Here Lies Arthur

Here Lies Arthur by Philip Reeve

After the Romans left the British Isles in the fifth century A. D., there were many centuries of pillaging and plunder by one tribe or clan upon another until it became a unified country. It must have been excruciatingly painful to try to raise crops and families. One legend gave them hope, and indeed continues to give hope to this day. That legend was of Arthur, the king who, with the help of a somewhat magical destiny, created a golden island of peace for a short period of time. The legend said it could be done once, so it could be done again.

Well, Philip Reeve has exposed that legend for what it was–a really good story. But no matter, it is the story that everybody needed anyway. Best not to go by the truth on the ground for historical inspiration–we humans are much better at story than we are at deeds. And Philip Reeve is an excellent writer who tells a really good story about an orphaned slave girl who was there and who may have been the only one with any common sense. So in this book, we get hope renewed by trading the ancient story of a legendary and peace-loving king for the modernized story of a sensible and strong-willed girl.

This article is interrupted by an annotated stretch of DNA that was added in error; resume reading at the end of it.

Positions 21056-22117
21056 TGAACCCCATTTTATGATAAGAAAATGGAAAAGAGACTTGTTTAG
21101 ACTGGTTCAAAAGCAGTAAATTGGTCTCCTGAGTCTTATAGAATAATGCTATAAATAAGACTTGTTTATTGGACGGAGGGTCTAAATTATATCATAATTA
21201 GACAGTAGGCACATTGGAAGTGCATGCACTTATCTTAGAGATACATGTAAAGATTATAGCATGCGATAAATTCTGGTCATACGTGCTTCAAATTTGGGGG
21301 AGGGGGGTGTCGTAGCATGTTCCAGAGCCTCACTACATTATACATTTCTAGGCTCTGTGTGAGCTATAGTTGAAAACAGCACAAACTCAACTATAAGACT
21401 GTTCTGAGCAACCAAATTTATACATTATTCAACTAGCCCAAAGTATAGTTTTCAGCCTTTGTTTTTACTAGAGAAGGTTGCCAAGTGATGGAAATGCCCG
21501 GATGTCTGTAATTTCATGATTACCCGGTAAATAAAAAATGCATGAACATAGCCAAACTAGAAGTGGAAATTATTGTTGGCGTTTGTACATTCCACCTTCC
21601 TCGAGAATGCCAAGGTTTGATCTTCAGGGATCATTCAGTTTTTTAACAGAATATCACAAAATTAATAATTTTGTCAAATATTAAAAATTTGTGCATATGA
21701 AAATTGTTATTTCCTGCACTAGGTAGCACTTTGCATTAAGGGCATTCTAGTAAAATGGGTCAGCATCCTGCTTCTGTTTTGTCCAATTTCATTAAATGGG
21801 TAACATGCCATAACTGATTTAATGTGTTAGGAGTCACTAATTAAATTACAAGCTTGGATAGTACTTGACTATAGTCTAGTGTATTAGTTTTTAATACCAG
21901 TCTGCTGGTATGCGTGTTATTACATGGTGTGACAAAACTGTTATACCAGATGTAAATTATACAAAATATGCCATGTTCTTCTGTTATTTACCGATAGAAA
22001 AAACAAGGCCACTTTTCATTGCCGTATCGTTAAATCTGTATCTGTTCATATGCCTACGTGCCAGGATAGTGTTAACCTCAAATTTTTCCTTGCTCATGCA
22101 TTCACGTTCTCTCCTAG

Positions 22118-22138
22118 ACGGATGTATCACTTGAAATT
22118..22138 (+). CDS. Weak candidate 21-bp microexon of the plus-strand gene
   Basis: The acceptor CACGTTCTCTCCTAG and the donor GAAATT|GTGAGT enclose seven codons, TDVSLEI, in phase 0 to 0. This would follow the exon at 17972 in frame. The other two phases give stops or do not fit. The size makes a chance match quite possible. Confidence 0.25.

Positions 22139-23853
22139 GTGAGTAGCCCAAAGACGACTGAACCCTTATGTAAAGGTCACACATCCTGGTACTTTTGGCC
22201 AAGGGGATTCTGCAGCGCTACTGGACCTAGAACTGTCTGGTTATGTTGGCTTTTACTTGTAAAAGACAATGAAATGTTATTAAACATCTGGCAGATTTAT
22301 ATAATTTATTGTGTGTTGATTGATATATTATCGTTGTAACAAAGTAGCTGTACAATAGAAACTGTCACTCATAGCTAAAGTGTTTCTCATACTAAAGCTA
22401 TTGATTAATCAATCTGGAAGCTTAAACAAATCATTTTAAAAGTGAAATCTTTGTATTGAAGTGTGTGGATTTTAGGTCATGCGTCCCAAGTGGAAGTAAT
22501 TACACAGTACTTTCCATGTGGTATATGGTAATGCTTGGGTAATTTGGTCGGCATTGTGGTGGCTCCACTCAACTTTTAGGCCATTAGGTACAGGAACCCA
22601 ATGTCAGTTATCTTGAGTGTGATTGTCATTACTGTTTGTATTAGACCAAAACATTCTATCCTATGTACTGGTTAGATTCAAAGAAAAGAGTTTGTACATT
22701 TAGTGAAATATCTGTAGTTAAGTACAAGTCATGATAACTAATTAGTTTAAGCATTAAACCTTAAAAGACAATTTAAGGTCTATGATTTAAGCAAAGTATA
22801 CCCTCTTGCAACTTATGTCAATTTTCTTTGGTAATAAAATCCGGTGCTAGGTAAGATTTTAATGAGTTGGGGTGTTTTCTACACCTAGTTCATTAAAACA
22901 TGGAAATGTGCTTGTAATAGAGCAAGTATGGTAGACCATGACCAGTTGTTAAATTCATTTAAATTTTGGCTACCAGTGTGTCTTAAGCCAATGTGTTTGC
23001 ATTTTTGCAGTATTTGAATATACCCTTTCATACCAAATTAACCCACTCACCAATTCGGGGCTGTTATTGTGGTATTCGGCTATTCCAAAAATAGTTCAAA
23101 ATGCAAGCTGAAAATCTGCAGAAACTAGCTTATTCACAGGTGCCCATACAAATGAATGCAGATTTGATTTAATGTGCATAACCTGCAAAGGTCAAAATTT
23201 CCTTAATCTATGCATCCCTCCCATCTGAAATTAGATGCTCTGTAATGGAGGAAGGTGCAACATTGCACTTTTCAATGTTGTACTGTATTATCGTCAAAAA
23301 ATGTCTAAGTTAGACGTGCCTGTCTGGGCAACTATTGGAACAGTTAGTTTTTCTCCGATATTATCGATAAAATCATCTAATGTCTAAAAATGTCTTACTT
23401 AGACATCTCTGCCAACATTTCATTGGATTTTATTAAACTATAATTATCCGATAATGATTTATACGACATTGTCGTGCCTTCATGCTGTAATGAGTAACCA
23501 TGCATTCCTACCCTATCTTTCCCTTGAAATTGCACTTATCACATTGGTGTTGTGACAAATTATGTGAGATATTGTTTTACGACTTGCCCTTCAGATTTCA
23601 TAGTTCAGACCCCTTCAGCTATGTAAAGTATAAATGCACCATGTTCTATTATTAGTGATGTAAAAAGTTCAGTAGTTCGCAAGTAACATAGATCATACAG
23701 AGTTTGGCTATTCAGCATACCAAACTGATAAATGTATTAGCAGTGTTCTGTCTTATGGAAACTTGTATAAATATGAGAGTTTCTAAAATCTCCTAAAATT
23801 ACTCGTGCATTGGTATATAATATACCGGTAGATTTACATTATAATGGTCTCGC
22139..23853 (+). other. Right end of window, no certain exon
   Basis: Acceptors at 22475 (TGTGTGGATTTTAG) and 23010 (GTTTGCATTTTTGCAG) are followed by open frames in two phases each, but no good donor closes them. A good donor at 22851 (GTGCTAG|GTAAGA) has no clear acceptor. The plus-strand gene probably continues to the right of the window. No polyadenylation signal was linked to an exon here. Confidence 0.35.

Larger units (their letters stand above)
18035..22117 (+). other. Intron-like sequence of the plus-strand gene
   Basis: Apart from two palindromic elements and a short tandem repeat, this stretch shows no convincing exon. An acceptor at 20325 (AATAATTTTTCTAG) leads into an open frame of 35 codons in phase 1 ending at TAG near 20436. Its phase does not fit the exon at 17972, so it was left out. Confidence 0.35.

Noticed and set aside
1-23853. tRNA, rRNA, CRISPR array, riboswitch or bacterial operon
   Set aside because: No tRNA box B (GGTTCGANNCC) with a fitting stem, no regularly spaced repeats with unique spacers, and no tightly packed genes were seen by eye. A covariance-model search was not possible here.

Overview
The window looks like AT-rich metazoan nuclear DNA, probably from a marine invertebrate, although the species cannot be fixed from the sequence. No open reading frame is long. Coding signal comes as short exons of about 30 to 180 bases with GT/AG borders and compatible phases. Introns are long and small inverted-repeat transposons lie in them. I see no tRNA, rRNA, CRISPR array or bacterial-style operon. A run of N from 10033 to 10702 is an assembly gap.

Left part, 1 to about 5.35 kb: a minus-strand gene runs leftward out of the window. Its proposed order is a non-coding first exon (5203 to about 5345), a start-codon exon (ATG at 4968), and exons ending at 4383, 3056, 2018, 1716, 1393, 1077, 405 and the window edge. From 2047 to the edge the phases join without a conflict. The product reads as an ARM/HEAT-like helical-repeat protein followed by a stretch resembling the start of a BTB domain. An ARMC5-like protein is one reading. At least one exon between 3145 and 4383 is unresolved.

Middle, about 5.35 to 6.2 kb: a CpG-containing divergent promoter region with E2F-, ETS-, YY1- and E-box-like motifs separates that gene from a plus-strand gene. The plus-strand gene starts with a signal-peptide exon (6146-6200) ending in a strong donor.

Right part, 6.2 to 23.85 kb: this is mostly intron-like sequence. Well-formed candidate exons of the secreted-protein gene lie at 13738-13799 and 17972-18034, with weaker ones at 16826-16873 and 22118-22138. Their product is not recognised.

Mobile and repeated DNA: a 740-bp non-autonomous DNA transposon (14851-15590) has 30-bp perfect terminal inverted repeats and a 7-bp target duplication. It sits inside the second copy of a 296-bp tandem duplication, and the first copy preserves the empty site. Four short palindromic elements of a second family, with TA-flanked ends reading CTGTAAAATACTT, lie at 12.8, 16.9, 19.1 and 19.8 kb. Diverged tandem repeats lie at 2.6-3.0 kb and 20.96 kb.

Fans of Reeve’s Mortal Engines series will like this book as will upper middle school and high school readers who enjoy stories of historical fiction with strong girl characters.

Gaby

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Filed under 9-12 Grade, Enjoyable for parents, Historical Fiction

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